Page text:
That's from the Rutgers University Global Snow Lab. By way of commentary, Jeff Masters says:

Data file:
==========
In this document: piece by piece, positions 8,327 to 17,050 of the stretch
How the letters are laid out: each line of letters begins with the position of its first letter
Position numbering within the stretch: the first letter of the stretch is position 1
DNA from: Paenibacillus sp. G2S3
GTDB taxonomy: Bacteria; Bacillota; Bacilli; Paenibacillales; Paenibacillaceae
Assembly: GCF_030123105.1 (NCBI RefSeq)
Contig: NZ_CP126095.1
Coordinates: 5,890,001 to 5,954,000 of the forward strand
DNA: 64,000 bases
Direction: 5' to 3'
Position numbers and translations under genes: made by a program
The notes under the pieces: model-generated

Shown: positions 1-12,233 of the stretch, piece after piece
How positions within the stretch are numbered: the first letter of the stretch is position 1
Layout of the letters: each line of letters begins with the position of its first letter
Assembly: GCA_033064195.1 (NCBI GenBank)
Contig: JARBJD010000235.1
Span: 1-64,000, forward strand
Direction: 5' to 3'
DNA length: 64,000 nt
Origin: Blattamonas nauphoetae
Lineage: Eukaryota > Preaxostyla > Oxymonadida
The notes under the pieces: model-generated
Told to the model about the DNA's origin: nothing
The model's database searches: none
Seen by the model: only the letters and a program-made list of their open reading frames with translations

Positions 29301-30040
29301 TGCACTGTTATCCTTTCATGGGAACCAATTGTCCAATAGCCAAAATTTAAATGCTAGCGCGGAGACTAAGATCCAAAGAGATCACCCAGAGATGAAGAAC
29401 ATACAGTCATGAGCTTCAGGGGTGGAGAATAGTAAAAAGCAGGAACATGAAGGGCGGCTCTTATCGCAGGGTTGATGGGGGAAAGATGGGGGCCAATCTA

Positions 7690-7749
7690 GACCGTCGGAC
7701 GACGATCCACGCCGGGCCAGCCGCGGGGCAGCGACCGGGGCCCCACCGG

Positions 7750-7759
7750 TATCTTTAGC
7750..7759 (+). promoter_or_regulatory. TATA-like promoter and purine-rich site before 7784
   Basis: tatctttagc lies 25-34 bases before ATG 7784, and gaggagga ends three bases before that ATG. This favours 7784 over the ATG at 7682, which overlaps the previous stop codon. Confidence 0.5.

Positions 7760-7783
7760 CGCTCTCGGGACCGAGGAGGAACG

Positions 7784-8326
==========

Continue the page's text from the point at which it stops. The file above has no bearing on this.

We live in the United States of Snow. A rare Deep South heavy snowstorm whipped across the southern tier of states yesterday, dumping six-plus inches of snow over portions of Louisiana, Mississippi, Alabama, Georgia, South Carolina, and North Carolina. Even Florida got into the act, with up to two inches recorded in the extreme northwestern Panhandle. The snowstorm left 49 of the 50 states with snow cover, according to an article by Associated Press. Hawaii was the lone hold-out. David Robinson, head of the Rutgers Global Snow Lab, said that 67.1% of the U.S. had snow cover on Friday morning, with the average depth a respectable 8 inches. Normally, the U.S. has about 40 - 50% snow coverage during the 2nd week of February. January had the 6th greatest snow cover in the 44-year record over the contiguous U.S., and December 2009 had the most snow cover of any December on record. The current pattern of record heavy snows over the the Eastern U.S. is primarily due to a natural oscillation in the Earth's climate system called the North Atlantic Oscillation (NAO).If one single person comments that this proves global warming does not exist, as God is my witness I will reach through the Internet and pop you right in the nose. I will then proceed to make a substantive argument as to why all this snow is actually just what you'd expect (in the short term) in a warming world, but I'd really prefer to not have to do that.